Thursday, December 3, 2009

High School Debut: Volume 8

From Kazune Kawahara, the writer, artist, and creator of the High School Debut series comes Volume 8. The entire series is considered Shojo Beat: Manga from the Heart. But in order to understand the plot line and characters, from this particular volume, we have to back up and look at the series as a whole. The series revolves around a girl named Haruna. She is described as a hapless girl whose luck at getting a boyfriend during high school is anything but successful. But, she enlists the help of Yoh, the "class stud," who coaches her on how to get a boyfriend. Predictably, Yoh and Haruna fall for each other and the series turns from "how to get a boyfriend" to "how to date a boy."

During the first half of Volume 8, some newcomers to the school threaten to meddle with Haruna and Yoh's new relationship. These younger boys have no idea how undesirable Haruna used to be, and only see her as Yoh's girlfriend. Since Yoh is one of the most popular boys in the school, Haruna quickly becomes desirable to the new students. Yoh has to remind her how to behave properly around them and obstacles soon arise.

The other plot line present in Volume 8 deals with Haruna's upcoming 17th birthday. Yoh struggles with this because everything that Haruna would like for her birthday is just not his style. Although Haruna does not want to put any pressure on Yoh to get her the perfect gift, her lack of suggestions that fit Yoh's personality lead to a lot of stress on his part.

I feel the need to start out by saying that the artwork in this book was great not only for its consistency and obvious talent, but also for its ability to clearly show feeling. Reading this book was also interesting because it read from back to front and left to right (thankfully there were instructions on the book itself, or I probably would have begun reading it the wrong way). This may appeal to students who want to try something new.

Unfortunately my criticism on the book's storyline and content is not as positive as the artwork and alternative way to read. I found Yoh's treatment of Haruna to be a bit awkward, and almost sexist. His facial expressions make him look as though he may slap her across the face at any moment. When one of the new students actually kisses Haruna, Yoh's reaction causes her to retract into a self-hating state - even though the other student was the one doing the kissing. Haruna apologizes endlessly to Yoh for "her" mistake, obviously a sign of some self-esteem issues.

I worry about the entire plot line of the series and its impression it may leave on teenage girls. By Haruna enlisting Yoh to teach her how to get a boyfriend, it is as if the author is saying that, first of all, all girls need boyfriends, and secondly, that just being yourself is not enough. If you do not have a boyfriend, then perhaps you should enlist the help of a very popular boy to train you. And not only that, but once you do have a boyfriend, he should remind you how to behave. This also left a bad taste in my mouth as far as how teenage boys might read it - that they could "train" a girl to behave properly as their girlfriend.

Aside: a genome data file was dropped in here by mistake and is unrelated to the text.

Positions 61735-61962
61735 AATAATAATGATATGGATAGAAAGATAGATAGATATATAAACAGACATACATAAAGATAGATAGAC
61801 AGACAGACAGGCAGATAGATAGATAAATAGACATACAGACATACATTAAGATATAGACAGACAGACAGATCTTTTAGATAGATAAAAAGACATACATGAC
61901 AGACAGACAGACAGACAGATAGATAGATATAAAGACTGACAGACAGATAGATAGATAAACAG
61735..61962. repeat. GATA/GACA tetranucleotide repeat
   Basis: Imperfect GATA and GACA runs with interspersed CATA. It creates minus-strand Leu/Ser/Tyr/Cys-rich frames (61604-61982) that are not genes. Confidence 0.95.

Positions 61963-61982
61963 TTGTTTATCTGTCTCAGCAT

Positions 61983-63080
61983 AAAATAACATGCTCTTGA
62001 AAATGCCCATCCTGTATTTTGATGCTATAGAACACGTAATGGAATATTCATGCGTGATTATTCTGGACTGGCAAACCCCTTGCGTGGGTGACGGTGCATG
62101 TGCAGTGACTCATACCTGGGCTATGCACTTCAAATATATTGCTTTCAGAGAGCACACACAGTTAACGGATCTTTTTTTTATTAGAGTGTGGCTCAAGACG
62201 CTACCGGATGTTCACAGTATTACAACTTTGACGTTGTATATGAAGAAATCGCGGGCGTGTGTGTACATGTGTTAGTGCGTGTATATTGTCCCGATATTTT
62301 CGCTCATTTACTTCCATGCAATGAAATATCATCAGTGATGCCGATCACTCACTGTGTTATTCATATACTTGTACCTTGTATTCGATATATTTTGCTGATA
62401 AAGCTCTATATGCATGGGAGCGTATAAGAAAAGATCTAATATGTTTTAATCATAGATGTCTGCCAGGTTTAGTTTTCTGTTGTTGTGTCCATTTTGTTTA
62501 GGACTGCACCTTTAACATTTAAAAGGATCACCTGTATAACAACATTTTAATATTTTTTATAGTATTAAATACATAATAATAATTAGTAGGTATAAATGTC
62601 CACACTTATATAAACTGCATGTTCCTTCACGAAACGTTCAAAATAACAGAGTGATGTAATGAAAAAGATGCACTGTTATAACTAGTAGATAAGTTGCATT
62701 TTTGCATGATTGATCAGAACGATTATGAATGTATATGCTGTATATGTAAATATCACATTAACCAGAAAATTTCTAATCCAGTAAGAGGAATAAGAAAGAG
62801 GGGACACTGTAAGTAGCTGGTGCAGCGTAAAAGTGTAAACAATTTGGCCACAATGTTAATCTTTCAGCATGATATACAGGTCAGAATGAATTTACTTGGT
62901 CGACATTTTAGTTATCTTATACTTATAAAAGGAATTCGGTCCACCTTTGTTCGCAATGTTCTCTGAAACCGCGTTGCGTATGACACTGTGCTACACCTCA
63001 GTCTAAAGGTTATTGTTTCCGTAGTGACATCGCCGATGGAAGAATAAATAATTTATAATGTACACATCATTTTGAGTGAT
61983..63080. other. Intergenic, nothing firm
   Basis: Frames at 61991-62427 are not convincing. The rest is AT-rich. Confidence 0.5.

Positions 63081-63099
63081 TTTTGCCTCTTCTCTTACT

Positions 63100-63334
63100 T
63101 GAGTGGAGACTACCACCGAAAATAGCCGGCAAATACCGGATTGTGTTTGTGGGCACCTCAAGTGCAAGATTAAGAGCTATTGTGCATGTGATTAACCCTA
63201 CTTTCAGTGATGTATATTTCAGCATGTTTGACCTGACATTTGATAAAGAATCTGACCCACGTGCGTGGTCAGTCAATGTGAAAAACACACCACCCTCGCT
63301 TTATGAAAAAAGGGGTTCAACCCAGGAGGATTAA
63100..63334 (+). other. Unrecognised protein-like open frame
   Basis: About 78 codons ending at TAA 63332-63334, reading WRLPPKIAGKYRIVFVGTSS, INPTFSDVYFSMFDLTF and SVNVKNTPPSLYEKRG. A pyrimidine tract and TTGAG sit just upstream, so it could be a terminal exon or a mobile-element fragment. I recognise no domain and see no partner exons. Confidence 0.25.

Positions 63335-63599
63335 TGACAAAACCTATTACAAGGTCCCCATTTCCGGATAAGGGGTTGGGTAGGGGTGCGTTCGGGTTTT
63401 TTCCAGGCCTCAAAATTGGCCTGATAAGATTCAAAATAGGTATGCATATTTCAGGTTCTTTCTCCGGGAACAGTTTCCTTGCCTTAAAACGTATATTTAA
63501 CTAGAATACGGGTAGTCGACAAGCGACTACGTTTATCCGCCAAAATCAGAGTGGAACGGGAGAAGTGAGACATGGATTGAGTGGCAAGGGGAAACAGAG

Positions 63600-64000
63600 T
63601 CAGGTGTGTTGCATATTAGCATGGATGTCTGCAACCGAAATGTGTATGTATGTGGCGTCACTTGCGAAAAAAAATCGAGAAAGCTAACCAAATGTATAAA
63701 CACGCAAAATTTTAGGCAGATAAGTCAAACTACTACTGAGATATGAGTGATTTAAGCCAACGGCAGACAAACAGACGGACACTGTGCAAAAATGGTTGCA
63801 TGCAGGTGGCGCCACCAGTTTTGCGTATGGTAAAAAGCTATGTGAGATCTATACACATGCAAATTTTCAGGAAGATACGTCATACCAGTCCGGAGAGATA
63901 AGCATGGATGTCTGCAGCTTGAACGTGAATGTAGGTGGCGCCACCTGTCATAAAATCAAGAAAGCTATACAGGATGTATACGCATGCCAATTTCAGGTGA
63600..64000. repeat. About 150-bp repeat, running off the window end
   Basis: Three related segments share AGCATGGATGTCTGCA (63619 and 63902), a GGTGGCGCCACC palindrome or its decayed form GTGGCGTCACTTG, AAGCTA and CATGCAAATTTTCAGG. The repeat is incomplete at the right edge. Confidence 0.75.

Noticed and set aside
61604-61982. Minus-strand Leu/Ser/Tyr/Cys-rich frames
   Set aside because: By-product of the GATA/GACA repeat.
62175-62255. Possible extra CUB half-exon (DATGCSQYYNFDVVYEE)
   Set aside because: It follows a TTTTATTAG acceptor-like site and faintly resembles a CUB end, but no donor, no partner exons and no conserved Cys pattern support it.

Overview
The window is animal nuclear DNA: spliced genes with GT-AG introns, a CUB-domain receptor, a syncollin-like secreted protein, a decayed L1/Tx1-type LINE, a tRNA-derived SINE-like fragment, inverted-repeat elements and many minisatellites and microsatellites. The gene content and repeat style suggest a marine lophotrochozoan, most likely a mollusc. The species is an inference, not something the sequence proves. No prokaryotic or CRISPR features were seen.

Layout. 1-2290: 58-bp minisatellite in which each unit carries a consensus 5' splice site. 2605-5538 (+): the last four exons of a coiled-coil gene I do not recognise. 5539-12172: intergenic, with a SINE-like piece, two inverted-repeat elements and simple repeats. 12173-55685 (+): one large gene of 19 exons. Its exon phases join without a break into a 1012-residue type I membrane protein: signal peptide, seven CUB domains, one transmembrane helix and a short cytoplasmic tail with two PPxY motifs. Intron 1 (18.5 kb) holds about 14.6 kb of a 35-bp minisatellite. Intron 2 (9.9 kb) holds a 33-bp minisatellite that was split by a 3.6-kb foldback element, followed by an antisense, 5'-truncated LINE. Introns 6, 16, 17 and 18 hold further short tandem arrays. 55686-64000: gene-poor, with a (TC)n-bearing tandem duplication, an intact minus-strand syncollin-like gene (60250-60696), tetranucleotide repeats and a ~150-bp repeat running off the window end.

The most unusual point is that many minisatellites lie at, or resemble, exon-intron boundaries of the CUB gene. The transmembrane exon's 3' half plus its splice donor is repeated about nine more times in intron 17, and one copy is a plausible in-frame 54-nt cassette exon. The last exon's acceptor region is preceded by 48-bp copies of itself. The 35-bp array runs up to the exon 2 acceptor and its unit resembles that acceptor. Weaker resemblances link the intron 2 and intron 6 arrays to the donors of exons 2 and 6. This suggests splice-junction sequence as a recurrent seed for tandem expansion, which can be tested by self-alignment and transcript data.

In the end, I likened this book (and the rest of the series) to something along the lines of the Gossip Girl series. Sure, it could be a fun read for some students (as long as they know that "normal people" do not behave in such ways) but as a critical text that might be used in a classroom I would not recommend it. The age range is, I'm sure, geared at middle and high schoolers (since the series actually begins with Haruna in middle school), but I would be hesitant to suggest it for younger readers who may take some of the characters' words and actions more literally. I think it would be okay for those readers who have a better grasp on a healthy male-female relationship, and who might actually be able to comment critically on the characters actions and behaviors.

Because I truly did find the artwork in this piece to be very interesting, I've included a video below in which an artist describes some of the key elements to drawing your own Manga. It is a bit long, but if you are at all interested in the artwork style it is very good!


schenieka hoskins said...

I’m not sure because of course I have not read the book, but is it possible that the harsh treatment that the female receive is an actual lesson for young girls to say they do not need a boyfriend. It seems as if the girl is insecure as you have mentioned in your post. She feels as if she needs a boyfriend and then when she gets one she does not make him treat her well. I think maybe this book in itself can serve as a sort of “conduct book” book for young ladies. In demonstrating how the young lady acts in the book it can teach girls the right way which to act the opposite. However, the problem with this is many young readers take things at face value and do not read into messages or themes in depth. Therefore, I understand your worry that young adult readers can take this book the wrong way. However, I defiantly think that the book will capture and hold young readers interest. The book seem like it have the traditional outcast, popular good looking kid, and an embedded love story. Great post!

Paige said...

I completely agree with you when you say that the book is somewhat pressuring teens to want to have a boyfriend of girlfriend. It sounds like it may be an enjoyable book but I wonder if it would affect YAs in a way that makes them feel like they need to have a boyfriend. Also, when you said that the book is read from back to front it reminded me of the time when I was first reading one of my boyfriends comic books with him. He reads the NARUTO series which is a Japanese anime. I had no clue how to read it until he explained it to me.